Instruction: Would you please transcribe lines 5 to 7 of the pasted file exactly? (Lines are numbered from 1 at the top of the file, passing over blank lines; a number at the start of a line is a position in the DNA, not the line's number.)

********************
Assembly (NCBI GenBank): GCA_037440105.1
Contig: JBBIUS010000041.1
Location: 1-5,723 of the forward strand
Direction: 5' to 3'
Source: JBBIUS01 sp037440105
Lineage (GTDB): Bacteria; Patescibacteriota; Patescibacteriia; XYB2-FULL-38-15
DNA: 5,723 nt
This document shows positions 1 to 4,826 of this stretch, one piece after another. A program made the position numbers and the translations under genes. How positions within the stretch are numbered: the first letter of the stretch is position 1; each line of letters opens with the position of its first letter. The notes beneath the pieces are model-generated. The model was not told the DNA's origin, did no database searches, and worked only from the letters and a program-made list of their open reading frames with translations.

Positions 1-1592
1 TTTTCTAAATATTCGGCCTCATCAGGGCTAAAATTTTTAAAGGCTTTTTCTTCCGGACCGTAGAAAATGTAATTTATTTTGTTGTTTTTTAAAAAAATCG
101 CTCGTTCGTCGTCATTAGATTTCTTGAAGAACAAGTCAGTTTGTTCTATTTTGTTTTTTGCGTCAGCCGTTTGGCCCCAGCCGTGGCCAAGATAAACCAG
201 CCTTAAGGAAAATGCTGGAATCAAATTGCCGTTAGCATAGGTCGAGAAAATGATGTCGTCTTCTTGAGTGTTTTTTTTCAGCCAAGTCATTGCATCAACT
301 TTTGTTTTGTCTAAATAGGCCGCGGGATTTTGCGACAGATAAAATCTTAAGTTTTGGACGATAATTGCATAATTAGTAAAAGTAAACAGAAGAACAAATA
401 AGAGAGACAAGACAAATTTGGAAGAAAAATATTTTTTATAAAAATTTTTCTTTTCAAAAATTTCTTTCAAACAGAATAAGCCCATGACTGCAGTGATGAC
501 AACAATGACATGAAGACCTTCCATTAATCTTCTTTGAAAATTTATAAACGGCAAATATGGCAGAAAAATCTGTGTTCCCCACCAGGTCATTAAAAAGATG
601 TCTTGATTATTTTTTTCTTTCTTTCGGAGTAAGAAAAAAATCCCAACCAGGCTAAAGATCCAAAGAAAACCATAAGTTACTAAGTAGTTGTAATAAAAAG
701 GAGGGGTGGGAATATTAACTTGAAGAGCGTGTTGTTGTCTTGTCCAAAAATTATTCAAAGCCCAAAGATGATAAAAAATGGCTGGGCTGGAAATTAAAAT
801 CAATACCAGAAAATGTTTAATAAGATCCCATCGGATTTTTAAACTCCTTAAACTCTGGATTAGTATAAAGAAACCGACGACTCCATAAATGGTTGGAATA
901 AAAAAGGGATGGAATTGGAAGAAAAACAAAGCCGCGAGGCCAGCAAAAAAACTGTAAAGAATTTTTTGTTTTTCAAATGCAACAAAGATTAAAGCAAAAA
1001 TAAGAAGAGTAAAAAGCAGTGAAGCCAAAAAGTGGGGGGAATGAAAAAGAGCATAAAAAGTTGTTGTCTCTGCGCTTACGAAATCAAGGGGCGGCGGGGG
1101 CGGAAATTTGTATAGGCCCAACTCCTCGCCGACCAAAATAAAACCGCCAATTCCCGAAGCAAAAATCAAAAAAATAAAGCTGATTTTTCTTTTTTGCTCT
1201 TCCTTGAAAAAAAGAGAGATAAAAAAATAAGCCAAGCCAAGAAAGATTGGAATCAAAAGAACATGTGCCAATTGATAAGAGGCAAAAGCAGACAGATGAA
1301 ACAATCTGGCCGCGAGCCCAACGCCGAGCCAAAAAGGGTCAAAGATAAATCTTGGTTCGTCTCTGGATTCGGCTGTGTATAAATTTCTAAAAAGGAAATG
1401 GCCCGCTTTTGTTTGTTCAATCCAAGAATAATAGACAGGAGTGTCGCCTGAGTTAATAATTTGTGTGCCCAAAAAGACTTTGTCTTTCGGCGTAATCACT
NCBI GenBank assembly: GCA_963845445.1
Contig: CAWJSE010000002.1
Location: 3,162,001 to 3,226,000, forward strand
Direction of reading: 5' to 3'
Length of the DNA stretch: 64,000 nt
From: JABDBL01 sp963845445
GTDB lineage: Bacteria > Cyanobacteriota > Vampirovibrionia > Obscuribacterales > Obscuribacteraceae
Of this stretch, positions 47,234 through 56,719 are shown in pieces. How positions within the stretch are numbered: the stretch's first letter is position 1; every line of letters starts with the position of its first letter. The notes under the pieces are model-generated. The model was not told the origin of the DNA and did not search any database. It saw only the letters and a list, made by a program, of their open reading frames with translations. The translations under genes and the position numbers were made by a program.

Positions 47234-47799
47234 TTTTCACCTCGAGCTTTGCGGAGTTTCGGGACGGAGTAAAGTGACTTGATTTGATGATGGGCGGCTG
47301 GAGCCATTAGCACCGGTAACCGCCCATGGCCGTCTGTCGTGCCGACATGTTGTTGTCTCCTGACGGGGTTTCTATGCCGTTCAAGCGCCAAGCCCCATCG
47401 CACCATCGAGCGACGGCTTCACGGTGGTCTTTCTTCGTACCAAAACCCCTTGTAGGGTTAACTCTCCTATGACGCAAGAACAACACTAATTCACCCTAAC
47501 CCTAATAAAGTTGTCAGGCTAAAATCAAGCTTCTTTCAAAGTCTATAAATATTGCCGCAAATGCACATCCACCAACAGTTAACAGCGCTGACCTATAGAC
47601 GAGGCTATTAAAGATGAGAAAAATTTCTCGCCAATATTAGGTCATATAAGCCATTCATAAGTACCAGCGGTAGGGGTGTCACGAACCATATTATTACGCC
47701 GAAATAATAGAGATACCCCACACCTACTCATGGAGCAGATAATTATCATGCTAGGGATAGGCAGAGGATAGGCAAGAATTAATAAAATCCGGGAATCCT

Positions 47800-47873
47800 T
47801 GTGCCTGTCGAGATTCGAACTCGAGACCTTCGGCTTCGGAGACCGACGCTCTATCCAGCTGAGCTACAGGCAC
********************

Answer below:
Source: JBBIUS01 sp037440105
Lineage (GTDB): Bacteria; Patescibacteriota; Patescibacteriia; XYB2-FULL-38-15
DNA: 5,723 nt